Most years since then, I’ve repeated the assignment, printing whatever electoral college map template I found online, and doing my best to stay in the lines as I talled the votes. But the worksheet that almost every grade school teacher gives their class is — honestly — not that great for the task. …

Here’s what to do about that.

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A photo of two LGBTQ Brides Framed On A Workplace Desk

Last fall, I was invited to a reception honoring Chicago’s Notable LGBTQ Executives. As I joined the room of 85 VP- and C-level leaders in Chicago’s business community, I noted that the attendees’ most-common cocktail introduction was “I wasn’t sure if I was going to accept this award — it’s definitely going to shine a spotlight on me at work.”

I shouldn’t have been surprised. The most recent data say that nearly half of LGBT Americans are closeted at work — a rate that has remained stubbornly unchanged for over a decade. …

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Photo Adapted from Shutterstock — New Africa ID 1226517295 — Royalty Free

With a donor shortage, why are we still clinging to outdated stereotypes?

As the CDC launches a nationwide COVID study amongst blood donors and the FDA explores convalescent plasma as a potentially effective treatment for the disease, blood donors are possibly more important than ever before.

Even when we’re not battling a pandemic, thirty-two thousand pints of blood are used in medical treatment each day — saving 4.5 million Americans’ lives each year. Donated blood has a shelf life of only six weeks (and studies say even fresher blood is better), so blood donors are always in very high demand. …

Beyond “work” and “life,” I’ve got a lot of things to get in order to find my own balance.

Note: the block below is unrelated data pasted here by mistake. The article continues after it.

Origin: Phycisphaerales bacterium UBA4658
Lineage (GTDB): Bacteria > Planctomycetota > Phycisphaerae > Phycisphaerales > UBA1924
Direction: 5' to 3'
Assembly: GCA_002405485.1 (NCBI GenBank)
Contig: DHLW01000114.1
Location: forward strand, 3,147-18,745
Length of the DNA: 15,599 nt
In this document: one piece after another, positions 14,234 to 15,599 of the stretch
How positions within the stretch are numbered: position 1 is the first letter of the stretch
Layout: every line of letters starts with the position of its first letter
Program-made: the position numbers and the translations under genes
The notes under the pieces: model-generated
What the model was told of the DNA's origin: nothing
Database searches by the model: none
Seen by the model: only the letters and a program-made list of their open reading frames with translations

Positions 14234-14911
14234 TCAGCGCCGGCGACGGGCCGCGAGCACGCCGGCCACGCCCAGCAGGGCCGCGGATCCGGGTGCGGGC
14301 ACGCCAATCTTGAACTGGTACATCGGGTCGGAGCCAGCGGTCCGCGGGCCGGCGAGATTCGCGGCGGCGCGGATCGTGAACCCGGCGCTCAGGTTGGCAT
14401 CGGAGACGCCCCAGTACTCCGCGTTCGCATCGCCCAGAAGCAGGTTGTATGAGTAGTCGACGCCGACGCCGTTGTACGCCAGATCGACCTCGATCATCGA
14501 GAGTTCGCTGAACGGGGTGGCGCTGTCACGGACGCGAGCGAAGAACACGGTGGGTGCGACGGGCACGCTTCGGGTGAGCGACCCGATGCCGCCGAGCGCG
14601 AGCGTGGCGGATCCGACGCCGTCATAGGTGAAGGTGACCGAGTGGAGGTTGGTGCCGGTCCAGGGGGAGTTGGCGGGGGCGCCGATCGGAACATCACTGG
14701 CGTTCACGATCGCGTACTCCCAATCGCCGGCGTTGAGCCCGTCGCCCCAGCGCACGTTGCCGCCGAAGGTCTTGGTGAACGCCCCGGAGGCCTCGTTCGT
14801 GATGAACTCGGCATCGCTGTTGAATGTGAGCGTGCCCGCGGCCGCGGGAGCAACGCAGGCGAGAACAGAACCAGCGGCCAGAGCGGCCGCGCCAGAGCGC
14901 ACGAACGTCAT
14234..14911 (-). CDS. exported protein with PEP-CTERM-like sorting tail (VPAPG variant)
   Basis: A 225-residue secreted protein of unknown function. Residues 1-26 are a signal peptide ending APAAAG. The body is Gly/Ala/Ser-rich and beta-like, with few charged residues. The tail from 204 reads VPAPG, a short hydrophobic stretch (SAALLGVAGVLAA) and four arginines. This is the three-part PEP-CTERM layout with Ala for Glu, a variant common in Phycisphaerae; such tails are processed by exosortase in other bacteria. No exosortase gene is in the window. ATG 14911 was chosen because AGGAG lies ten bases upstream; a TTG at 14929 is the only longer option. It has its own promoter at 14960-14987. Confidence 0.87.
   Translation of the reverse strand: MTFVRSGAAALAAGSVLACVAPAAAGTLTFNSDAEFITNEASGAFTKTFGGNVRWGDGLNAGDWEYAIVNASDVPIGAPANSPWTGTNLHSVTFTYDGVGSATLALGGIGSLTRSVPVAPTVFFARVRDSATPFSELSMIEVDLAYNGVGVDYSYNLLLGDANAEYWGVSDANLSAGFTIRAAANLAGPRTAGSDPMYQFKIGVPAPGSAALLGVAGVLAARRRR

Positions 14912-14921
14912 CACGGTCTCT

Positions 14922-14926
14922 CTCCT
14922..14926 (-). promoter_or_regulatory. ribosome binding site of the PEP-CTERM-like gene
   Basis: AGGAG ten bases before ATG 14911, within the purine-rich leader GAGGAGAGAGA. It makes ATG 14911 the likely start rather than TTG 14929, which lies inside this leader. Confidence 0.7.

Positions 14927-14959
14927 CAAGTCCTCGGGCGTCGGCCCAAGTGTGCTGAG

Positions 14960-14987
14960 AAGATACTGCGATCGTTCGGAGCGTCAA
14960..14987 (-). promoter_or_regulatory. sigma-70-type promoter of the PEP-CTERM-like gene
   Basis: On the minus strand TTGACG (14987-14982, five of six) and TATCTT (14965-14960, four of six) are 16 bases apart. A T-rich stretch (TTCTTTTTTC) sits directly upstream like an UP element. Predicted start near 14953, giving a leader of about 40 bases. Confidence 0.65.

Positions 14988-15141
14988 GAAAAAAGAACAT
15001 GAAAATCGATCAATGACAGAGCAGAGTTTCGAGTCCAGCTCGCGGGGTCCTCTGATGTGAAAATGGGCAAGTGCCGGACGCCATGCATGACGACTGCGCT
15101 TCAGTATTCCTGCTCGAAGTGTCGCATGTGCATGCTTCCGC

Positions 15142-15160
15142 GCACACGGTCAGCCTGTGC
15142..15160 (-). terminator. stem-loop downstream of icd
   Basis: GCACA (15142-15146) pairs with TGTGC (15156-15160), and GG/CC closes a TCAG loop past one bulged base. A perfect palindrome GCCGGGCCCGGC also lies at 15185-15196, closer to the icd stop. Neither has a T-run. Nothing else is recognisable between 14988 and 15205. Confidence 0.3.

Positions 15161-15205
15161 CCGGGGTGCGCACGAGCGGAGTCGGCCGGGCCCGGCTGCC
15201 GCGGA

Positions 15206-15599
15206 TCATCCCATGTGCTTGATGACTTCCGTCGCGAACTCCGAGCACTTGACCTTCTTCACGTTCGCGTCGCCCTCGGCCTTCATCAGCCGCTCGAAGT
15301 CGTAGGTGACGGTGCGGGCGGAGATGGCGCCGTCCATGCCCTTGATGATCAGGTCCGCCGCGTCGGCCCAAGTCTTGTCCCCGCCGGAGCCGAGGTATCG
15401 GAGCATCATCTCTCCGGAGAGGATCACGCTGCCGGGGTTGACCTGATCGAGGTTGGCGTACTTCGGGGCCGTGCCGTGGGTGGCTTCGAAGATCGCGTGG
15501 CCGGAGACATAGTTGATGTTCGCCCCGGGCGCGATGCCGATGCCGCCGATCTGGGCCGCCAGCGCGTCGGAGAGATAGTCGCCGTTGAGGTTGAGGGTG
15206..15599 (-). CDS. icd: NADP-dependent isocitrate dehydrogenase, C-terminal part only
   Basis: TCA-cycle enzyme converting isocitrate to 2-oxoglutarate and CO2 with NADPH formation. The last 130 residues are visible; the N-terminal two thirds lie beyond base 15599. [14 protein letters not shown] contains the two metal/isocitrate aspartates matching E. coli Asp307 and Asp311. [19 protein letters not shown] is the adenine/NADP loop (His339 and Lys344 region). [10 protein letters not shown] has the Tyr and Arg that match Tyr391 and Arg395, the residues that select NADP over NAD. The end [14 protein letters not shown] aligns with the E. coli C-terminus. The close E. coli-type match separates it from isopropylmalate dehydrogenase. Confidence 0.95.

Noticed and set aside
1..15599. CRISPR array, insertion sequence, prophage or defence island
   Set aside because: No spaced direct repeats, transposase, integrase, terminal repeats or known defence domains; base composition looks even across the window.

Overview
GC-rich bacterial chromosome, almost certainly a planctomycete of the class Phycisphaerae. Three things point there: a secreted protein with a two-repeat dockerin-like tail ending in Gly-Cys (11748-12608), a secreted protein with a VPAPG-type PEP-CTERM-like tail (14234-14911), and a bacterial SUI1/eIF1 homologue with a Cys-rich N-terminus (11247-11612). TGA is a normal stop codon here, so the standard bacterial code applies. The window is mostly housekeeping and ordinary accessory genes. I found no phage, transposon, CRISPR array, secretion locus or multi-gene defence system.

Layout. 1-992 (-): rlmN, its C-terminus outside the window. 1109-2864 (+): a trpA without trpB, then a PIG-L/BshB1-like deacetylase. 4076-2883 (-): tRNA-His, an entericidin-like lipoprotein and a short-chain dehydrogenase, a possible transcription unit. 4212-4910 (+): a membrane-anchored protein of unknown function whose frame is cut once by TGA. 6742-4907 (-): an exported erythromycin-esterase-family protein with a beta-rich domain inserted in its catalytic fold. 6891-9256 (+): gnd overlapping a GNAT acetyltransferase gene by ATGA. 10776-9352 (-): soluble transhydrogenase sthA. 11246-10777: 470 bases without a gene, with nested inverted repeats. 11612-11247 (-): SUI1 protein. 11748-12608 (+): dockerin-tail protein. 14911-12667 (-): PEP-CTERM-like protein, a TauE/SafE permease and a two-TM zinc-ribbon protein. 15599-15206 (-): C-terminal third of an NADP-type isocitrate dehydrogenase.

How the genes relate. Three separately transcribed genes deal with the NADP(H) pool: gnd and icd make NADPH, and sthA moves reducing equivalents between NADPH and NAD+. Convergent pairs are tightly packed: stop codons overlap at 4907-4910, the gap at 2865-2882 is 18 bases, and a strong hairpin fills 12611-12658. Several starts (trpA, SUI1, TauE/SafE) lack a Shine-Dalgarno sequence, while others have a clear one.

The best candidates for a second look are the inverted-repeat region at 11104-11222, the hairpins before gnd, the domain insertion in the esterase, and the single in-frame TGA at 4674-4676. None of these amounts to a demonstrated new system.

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Photo Credit: By Michael Tatman,

Over the past month, millions of workers have left the office for their homes, instantly commingling the ideas of “work” and “life” in the same physical space. And as their community and government leaders contemplate what lifting stay-at-home orders might look like, these same workers are starting to think about whether they want to go back, or whether there’s something they prefer about working from home full time.

It used to be that people talked about achieving “work-life balance,” as if they were contradictory ideas that didn’t naturally go well together. But as we’ve grown accustomed to videoconferencing colleagues from their living rooms, with kids and cats occasionally wandering across the background, we’ve learned that “work” and “life” are two parts of our selves that can amplify and grow from one another. …

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Eighteen years ago, I earned a PhD in organizational communication, and today my time has come to use it. As many US companies are implementing work from home policies in the midst of COVID19 quarantines, many American workers are learning for the first time how to telecommute.

My best piece of advice? TURN ON YOUR WEBCAM.

Yes, I know. A few years ago, fears of strangers hacking into your laptop led a wave of workers to cover the built-in laptop camera with a post it note or piece of electrical tape to preserve their privacy. …


JD Miller, PhD

Leading at the Intersection of Business, Technology and Humanity | Conference Speaker | Board Member | Sales Transformations | C-Level Exec |